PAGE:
The air conditioner is rattling to my relief, I wouldn't have it any other way at this point. Hopefully I'll get used to this heat.
I can still see Walking Street, clear as day, women in high heels, their hands intertwined with men three, four times their age. Or the image of a young boy wrapping his arms around the waist of one of our leaders. What is it like to have a school boy offer you sex? They keep waving cards in our faces, listing off the things offered in this massage parlor or bar. Some bars have women calling us from the street "Sawadee ka!" they shout. I just learned these words a few days ago. They mean "Hello." So why do I feel so dirty?
It's only the first day in Thailand. We took a 13 hour flight to Taipei, 2.5 hour lay over, 3 hour flight to Bangkok, 1 hour of waiting, finally a 2 hour bus ride to Pattaya. Guess what this town is known for? Sex tourism.
We settle into the hotel and decide to try and find Michelle a watch. Instead we encounter bars and massage parlors. We aren't even in the red light district. I thought the hotel my be a respite until I find the pool surrounded by old men in tired speedos, joined by their "girlfriends."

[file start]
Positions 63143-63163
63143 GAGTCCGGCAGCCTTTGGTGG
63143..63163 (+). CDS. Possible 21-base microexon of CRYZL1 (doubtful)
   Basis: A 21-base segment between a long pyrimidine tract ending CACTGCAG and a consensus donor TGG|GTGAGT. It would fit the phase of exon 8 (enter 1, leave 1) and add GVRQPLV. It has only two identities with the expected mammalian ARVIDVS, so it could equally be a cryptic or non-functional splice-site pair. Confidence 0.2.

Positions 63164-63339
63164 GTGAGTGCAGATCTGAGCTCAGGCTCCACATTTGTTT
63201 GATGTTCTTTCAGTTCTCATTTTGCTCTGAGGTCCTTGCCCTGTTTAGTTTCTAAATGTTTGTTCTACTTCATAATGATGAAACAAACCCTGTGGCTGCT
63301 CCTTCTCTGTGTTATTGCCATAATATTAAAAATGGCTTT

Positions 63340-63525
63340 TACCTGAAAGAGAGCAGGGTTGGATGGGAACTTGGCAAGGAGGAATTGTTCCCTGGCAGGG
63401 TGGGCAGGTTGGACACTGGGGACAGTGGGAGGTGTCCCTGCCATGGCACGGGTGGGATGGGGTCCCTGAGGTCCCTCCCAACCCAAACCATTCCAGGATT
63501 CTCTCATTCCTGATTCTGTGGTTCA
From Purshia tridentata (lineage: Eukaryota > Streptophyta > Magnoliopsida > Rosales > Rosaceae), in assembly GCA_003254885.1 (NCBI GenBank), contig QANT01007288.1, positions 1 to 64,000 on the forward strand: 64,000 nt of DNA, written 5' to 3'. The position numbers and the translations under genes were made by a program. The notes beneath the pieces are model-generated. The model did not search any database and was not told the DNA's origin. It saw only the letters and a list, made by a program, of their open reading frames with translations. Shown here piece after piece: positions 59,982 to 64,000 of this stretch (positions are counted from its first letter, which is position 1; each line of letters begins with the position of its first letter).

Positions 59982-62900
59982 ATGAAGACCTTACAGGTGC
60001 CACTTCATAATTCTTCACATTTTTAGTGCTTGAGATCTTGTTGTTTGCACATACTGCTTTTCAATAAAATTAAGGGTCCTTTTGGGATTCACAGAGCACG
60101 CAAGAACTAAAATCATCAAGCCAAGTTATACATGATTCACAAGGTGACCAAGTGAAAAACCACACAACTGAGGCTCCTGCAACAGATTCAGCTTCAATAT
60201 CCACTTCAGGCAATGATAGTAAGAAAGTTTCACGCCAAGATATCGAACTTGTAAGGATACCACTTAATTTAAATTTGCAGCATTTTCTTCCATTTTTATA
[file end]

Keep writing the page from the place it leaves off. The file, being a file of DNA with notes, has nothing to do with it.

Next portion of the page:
The only thing that gives my eyes a break is the Tiger beer and Tom Kah Gai in front of me. I don't even have to use my eyes for this. I can close them as the coconut milk infused with Thai peppers sears my tongue. It doesn't even hurt, it soothes. It soothes my hardened heart that won't let these images in. It erases the ideas of bondage and fear. It makes me forget for two seconds that girls are locked in rooms right now with strange men. Instead it just reminds me that there is something good in this world. And it reminds me of Stella Artois, with a Tiger beer cozy wrapped around it. This may be the first beer I really actually enjoy.
Gary Haugen says that they evil in this world shouldn't surprise us, that the Bible tells us how evil our world is. I've got to agree with him. So I try to observe Walking Street, to see it for what it is. I try to see women working as hard as they can to pay their pimps. I try to see men looking for an easy quench to their lust. But all I see is pain and flashing neon lights. There is no joy on Walking Street.
But that paint chipping on the ceiling... it reminds me of hidden joy. I want to peel it away. I want to see what is underneath. It reminds me of stories uncovered. So I'll probably be returning to Walking Street, to see what joy lies beneath caked on make up and six inch heels.